Linked by Eugenia Loli on Thu 31st Aug 2006 01:29 UTC, submitted by sequethin
NetBSD Charles Hannum, co-founder of NetBSD posted to 3 major BSD lists saying that "The NetBSD Project has stagnated to the point of irrelevance. It has gotten to the point that being associated with the project is often more of a liability than an asset. I will attempt to explain how this happened, what the current state of affairs is, and what needs to be done to attempt to fix the situation."
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Linux
by nick on Thu 31st Aug 2006 02:32 UTC
nick
Member since:
2006-04-17

Interesting read. I don't think he's quite right about
leadership in Linux though: Torvalds doesn't set goals
and directions, others do. He arbitrates. He is pretty
fair, doesn't take personal offence or do special
favours, and largely lets the developers take it where
they want.

That said, he has input design and direction into some
areas (eg. VM) but that is more as a developer than as
a leader.

Now one of the reasons he is such a good arbitrator is
that he is technically brilliant, and is familiar with
most areas of the kernel at any one time.

But he isn't really the top man calling all the shots.
He is top in that he maintains the git tip, but
responsibility and leadership is very distributed (and
was, long before a distributed SCM was adopted).

The difference I see with linux kernel development
and BSD development (the latter I'm not that familiar
with), is that Linux doesn't have any secret mailing
lists, cabals, repositories. People aren't elected or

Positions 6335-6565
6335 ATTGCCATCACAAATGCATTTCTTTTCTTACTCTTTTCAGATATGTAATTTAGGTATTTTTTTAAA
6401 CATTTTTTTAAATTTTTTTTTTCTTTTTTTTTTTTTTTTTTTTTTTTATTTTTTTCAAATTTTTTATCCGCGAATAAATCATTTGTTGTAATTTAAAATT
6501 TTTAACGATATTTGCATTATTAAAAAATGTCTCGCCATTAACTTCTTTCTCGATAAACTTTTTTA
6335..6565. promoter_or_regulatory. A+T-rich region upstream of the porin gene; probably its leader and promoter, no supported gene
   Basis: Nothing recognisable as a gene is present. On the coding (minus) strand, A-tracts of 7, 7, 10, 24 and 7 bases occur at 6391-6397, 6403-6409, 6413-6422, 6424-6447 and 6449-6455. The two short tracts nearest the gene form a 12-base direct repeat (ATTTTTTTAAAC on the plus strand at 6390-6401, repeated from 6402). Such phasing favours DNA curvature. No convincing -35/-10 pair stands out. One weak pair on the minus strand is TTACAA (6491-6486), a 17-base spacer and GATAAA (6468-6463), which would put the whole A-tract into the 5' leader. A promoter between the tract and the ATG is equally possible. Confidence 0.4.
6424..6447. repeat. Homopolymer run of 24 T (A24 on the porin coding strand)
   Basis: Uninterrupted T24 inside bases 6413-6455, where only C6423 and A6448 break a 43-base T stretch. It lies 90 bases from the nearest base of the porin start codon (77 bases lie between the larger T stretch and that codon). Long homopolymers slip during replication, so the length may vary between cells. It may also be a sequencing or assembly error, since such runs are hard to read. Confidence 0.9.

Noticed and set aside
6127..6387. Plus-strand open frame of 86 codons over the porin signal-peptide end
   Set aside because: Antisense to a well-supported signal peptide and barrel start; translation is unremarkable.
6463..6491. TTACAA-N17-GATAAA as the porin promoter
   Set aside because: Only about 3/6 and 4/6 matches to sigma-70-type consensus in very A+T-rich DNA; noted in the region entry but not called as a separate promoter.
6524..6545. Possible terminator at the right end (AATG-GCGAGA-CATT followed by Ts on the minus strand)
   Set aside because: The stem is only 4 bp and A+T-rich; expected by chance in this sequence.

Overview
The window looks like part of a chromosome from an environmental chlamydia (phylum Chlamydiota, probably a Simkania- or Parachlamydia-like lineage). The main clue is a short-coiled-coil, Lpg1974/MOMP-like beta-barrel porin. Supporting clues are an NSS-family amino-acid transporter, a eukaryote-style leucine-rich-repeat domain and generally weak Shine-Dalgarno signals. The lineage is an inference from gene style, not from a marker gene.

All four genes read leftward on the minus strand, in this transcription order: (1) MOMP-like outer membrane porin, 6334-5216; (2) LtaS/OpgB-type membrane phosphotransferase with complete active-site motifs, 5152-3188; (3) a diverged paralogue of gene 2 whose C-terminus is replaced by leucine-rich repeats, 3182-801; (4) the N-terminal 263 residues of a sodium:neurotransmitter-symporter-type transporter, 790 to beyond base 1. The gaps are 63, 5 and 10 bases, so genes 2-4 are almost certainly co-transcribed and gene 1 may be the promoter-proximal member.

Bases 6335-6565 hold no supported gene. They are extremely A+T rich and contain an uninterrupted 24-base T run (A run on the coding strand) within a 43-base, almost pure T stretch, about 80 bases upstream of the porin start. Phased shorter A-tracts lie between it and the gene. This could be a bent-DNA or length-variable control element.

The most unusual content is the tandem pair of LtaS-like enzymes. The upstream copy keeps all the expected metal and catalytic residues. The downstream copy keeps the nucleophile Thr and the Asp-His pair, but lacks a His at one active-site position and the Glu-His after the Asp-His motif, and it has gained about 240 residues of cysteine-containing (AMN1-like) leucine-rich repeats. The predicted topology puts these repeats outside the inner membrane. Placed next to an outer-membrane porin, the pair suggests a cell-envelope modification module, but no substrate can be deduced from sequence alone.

given the right to make decisions by anything other
than their technical abilities. You don't need to have
some special bit, or be inducted into the club, or
have a "mentor" before you can get a patch in. You
just have to write good code.

Possibly the very development oriented mailing lists,
where people post their intermediate results, peer
reviews happen, etc. is much more common on lkml and
this may have actually been the lack of a SCM that got
them working in this good mindset.

And GPL. I have a feeling that people and companies are
more inclined to want to contribute to a GPL project
than a BSD one (although there are obviously counter
examples in each direction).

Reply Score: 5

RE: Linux
by phoenix on Thu 31st Aug 2006 03:39 in reply to "Linux"
phoenix Member since:
2005-07-11

The difference I see with linux kernel development
and BSD development (the latter I'm not that familiar
with), is that Linux doesn't have any secret mailing
lists, cabals, repositories. People aren't elected or
given the right to make decisions by anything other
than their technical abilities. You don't need to have
some special bit, or be inducted into the club, or
have a "mentor" before you can get a patch in. You
just have to write good code.


No, the difference is that Linux CVS access only lets you play with the kernel sources, while BSD CVS access lets you play with the sources to an entire OS.

You don't need a mentor, or to be elected to core, or have access to "secret" mailing lists in order to get patches commited to a BSD CVS repo. You just need to send patches that make sense, with nice style, and actual design behind it. In other words, you just need to submit good code.

Not just any Tom, Dick, or Harry can get a patch commited to a BSD or Linux CVS repo (although sometimes it seems like they can on the Linux side of things).

Reply Parent Score: 5

RE[2]: Linux
by sbergman27 on Thu 31st Aug 2006 03:44 in reply to "RE: Linux"
sbergman27 Member since:
2005-07-24

"""No, the difference is that Linux CVS access only lets you play with the kernel sources, while BSD CVS access lets you play with the sources to an entire OS."""

How do I obtain this Linux CVS access you speak of?

Git outa here! ;-)

Reply Parent Score: 1

RE[2]: Linux
by nick on Thu 31st Aug 2006 03:50 in reply to "RE: Linux"
nick Member since:
2006-04-17

What do you mean, "no"?

Yes. That *is* a difference I see.

While non committers can have patches accepted, it
seems like it isn't that easy; and those with commit
access can get patches through virtually unreviewed.

Secondly, Linux doesn't use CVS for SCM, but git. And
I don't see the big deal (or much difference,
development-wise) by having everything in a single
tree.

It isn't like BSDs can make a wholesale change to the
kernel API and audit their base system + everything